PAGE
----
Milwaukee students enrolled in charter schools showed modestly higher levels of academic growth in math and reading compared to their peers in traditional public schools, according to a national study released Wednesday.
But the so-called “charter lift” is not enough to offset the overall achievement deficit facing children in urban Milwaukee compared to the rest of the state, the study said.
Still, charter-school advocates were quick to embrace the results, as bills to expand charter schools are pending in Wisconsin and other states.
“The (new) report is one more piece of evidence that charter schools in Milwaukee lead the way in closing the achievement gap,” said Sean Roberts, executive director of Milwaukee Charter School Advocates.
The Urban Charter School Study was conducted by the Center for Research on Education Outcomes at Stanford University. It concludes that students in urban charter schools receive the equivalent of about 40 days of additional learning per year in math and about 28 additional days of learning in reading compared to their peers in conventional urban public schools.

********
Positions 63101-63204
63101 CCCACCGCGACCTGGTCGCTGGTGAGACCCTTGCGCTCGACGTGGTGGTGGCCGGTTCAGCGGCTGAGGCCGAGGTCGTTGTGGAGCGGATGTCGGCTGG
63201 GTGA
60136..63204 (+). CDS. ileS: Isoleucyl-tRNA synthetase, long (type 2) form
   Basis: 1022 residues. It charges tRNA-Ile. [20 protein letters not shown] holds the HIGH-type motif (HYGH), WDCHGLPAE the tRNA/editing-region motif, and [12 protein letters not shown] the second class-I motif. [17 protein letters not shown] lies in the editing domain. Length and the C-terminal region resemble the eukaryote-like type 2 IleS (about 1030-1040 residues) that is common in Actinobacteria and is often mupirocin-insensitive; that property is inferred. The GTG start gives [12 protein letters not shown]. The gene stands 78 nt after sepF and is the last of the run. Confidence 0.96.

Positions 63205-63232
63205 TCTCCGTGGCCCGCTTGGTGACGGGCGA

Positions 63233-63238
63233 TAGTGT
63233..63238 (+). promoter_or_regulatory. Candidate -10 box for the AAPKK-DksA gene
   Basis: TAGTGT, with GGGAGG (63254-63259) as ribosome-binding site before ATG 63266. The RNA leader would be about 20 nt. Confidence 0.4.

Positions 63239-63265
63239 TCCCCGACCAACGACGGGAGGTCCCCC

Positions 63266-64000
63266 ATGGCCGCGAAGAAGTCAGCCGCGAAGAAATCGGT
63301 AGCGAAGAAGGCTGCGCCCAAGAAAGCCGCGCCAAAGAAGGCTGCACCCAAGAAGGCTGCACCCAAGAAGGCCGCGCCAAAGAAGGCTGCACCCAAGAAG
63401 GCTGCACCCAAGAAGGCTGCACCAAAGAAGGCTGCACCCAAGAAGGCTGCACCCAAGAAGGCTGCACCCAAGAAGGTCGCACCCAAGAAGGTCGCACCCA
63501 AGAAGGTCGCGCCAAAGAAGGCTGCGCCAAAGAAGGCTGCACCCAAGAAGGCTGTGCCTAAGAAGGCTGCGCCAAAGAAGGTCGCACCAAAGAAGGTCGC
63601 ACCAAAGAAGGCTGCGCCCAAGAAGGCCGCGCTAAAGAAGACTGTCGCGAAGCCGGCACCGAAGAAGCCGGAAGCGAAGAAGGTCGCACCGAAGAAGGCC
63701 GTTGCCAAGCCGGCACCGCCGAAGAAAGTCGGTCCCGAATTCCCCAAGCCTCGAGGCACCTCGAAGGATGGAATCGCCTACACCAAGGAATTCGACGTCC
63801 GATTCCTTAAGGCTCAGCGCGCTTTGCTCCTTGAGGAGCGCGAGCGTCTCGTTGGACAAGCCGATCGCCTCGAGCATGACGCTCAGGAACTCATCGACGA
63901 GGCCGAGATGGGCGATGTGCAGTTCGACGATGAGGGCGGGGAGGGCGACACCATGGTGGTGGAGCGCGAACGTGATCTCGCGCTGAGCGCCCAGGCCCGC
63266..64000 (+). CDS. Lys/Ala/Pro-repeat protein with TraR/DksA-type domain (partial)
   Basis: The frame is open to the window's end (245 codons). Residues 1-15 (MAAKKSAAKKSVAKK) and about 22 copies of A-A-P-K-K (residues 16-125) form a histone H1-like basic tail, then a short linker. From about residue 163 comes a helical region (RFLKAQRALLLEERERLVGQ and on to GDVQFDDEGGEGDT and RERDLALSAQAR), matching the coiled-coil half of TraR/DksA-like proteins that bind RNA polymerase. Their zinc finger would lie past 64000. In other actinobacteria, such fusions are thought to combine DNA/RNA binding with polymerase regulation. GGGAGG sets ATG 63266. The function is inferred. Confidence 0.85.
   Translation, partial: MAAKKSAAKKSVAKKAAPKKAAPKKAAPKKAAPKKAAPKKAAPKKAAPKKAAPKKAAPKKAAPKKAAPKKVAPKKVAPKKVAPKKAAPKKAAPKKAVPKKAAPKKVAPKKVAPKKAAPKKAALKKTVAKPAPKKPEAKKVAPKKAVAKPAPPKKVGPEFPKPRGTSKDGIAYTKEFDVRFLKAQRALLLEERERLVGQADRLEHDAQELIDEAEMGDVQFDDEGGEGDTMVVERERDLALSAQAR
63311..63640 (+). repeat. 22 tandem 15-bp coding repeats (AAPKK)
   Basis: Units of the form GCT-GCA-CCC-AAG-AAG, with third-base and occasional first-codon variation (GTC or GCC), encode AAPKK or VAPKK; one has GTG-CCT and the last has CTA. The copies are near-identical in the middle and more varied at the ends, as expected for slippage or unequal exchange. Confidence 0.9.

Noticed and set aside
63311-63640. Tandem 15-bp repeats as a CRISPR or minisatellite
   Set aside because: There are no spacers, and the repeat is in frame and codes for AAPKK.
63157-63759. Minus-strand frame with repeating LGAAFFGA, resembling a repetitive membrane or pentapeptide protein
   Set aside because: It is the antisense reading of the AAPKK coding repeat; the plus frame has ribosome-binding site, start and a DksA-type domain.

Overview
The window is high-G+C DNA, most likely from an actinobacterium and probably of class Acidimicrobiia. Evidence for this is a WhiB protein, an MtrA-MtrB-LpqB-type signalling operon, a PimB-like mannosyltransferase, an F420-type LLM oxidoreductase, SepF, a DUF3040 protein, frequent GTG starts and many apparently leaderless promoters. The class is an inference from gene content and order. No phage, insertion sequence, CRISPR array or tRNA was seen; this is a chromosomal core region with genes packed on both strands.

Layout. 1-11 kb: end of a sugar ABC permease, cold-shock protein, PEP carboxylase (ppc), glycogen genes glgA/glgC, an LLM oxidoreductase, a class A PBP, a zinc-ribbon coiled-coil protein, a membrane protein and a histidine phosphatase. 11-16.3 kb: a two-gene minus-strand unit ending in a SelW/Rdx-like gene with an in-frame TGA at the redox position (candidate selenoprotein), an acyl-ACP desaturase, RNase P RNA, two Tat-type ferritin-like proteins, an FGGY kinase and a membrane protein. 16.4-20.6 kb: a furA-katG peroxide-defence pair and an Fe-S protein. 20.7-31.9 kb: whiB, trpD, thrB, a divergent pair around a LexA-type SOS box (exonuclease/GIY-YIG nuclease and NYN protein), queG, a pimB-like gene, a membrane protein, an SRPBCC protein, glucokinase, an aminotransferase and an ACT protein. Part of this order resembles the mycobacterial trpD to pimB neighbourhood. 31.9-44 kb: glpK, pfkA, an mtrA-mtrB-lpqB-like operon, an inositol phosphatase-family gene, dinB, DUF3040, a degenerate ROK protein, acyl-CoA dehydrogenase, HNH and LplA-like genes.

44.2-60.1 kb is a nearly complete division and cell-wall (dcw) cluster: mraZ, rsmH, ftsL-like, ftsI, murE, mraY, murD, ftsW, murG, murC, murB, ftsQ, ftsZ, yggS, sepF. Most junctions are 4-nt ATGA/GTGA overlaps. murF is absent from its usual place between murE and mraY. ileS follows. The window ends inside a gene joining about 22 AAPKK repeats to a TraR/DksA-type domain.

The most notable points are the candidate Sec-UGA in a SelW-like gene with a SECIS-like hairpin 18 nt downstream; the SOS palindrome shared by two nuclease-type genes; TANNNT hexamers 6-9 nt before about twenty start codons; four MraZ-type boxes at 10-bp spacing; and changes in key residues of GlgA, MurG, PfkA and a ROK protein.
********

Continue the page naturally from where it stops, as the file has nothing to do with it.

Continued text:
In Milwaukee, the study showed the positive effect of charter schools relative to traditional public schools was stronger in math than in reading.
Charter schools are independently run, non-religous public schools. They receive flexibility from some some state rules in exchange for meeting academic performance targets spelled out in a contract with a state-approved authorizer.
Meanwhile, Madison continues its one size fits all K-12 governance model, despite long term, disastrous reading results.